Practical criticism: when fops go bad

In these days of turmoil and world change, the British media stopped thinking about war, recession and the future of the free world last week to consider a prank call broadcast by two high-profile BBC presenters. Louche comic Russell Brand (notorious here for shagadelic excesses, though the wider world may know him as the star of Forgetting Sarah Marshall) and chat-show host Jonathan Ross (cheeky chappy and film buff) left a series of taunting messages for actor Andrew Sachs. So far, so sniggering: but the ensuing hullaballoo led to tabloid outrage, Parliamentary harrumphing, resignations and disciplining.

But the monkey has his mind on higher things, namely: what are these chaps wearing? Both Ross and Brand are notable not simply for sauce and provocation, but for their extravagant mode of dress. Ross favours florid suits blaring in cerise and purple, pink pinstripes and frock coats. Brand, on the other hand, works a skinny Goth look - black as the grave, big mussy hair, smeary eyeliner, entwined with thin scarves and belts and spindly tchotchkes. He looks thrown together, a bit dirty, as if he'd just crawled out of someone's bed in a hangover and a hurry. It isn't tidy but it's nonetheless highly dandified.

Know what these guys are? They are fops: eye-catching, stuff-strutting, rarely pure and never simple. A fop isn't a sissy - Ross and Brand may dress queer but their braggadocio is insistently straight. I'll try not to bang on about Restoration drama every week, but there's really no better guide to the politics of self-presentation. The late 17th-century theatre created the stock character of the fop - over-dressed, ultra-fashionable, with a hotline to the latest in gloves, coats and periwigs. As ever, the names tell the story: Lord Foppington in The Relapse, Sparkish in The Country Wife, Novelty Fashion in Love's Last Shift. Top of the fops is Sir Fopling Flutter in Etherege's The Man of Mode, who 'wears nothing but what are originals of the most famous hands in Paris', and whose first appearance whips the other characters into a label frenzy as they ask where he got his suit ('Barroy'), trimmings ('Le Gras'), shoes ('Piccar'), wig ('Chedreux') and scent for his gloves ('Orangerie! You know the smell, ladies').

Heady stuff. But does the stage truly admire men who dress up? Let's see, after the click:

Men use business suits to project assurance and authority, as we discussed in the first of this series. Sober cut, sober colours - not so much 'look at me' as 'respect me.' Modern-dress productions of classics put rulers in suits - like the current Ralph Fiennes Oedipus or the RSC's Hamlet and Richard III. Don't mess is the message. But if a chap makes his entrance bright colours, outré cuts, unusual displays of flesh or flounce: welcome to dandyland.

Where does the power lie? In blokes who dress down or up? A fop undeniably catches the eye - you want to know where he brought his clobber, and even more how he found the nerve to wear it. But if Restoration drama teaches us anything, it's that no-one trusts a fop, and that the people who gawk at them nonetheless can't wait to see them humiliated. These characters never get the girl, the fortune, or the joke. In fact, they are the joke. Lord Foppington is everybody's laughing-stock, while poor Sir Fopling - who for all his flash is endearingly gauche and needy - is gulled and slapped down.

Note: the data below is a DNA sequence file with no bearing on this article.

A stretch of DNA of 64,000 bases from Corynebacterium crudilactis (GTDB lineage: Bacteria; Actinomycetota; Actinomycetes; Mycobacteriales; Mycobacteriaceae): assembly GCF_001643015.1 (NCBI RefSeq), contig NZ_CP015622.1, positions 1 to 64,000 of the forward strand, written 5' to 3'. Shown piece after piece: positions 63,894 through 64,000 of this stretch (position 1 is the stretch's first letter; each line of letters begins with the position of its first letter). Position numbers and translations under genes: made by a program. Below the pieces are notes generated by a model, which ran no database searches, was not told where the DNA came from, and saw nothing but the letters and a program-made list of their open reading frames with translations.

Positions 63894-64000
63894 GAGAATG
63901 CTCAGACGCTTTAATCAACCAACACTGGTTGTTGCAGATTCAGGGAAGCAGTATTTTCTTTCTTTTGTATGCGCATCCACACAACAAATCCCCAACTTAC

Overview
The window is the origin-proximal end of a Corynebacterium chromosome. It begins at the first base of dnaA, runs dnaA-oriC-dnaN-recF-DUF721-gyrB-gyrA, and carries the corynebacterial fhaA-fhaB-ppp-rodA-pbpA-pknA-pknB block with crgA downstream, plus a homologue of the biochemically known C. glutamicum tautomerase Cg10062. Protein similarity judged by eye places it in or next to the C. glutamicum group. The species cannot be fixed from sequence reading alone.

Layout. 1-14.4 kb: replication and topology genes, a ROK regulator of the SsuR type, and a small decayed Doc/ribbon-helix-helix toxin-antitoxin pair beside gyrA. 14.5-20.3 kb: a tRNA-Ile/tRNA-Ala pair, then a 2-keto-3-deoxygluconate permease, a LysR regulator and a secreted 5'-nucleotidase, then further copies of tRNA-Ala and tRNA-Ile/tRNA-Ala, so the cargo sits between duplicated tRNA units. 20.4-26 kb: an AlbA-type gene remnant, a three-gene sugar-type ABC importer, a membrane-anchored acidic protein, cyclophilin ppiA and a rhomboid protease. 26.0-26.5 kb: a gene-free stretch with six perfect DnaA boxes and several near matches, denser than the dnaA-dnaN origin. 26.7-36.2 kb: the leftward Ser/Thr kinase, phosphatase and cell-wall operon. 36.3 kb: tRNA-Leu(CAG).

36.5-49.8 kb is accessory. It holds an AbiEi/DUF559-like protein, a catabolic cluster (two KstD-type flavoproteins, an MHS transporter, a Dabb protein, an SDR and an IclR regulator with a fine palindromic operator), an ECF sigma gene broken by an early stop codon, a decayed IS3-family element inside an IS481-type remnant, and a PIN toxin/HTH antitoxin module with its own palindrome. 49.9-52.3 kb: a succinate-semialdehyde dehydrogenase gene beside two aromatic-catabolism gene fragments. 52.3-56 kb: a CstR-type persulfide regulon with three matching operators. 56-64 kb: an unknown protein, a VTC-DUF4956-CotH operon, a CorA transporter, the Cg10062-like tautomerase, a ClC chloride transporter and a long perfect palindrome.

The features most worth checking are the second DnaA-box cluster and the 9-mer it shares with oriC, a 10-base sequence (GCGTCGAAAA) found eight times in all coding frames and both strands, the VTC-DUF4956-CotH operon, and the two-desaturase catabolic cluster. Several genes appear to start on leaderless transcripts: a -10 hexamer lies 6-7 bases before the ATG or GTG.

It's no surprise that Ross and Brand, riding high on a pile of press cuttings and the apple of every lens, may have felt invulnerable even as they slipped into a fuchsia jacket or skinniest jeans. But a spectacle isn't loved, and a world dressed in grey was waiting to turn on them. Look on Sir Fopling, boys, and despair.

Has the monkey got it wrong? What do we make of men who dress like a dandy? Let me know what you think.

November 4, 2008 12:01 PM | | Comments (1) |


ross is a fop — fops aren't cool, they don't dump the carrier bags in the hall on return from the shopping trip, they don the clobber immediately and go out to enjoy being seen. hence the vulnerability, the weakness of being an enthusiast -- how wossian was colley cibber playing sir novelty fashion, later elevated to the peerage as lord foppington, in an immense heap of a wig: "nothing should be seen but his Eyes". that's why ross's verbal libertinism comes over as inept; he'd really rather talk about his post-carnaby drape -- too much? too little? too puce? — than his guest's tits. brand, though, is a dandy; dandies were a post-french revolution development based on the principle of denial, of saying no — the coolness, in fact froideur, of a ruthless rejection of the norm, a sublimation. (i met three exquisite goths in smithfield on halloween, of a grave formality that would have done credit to the hearse crew of a victorian undertaker.) ok, he's messy, but calculated messy.

the trouble with playing a full fop or a dandy is that extremity of costume annexes a man's performance, it demands to be played for comedy — rare is the actor tough enough to play facepaint, hairpowder and silk stockings for tragedy (malkovitch in dangerous liaisons an exception). while women learn early to cope with impossible outfits without jettisoning a non-comic character. not fair, is it?

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This page contains a single entry by Performance Monkey published on November 4, 2008 12:01 PM.

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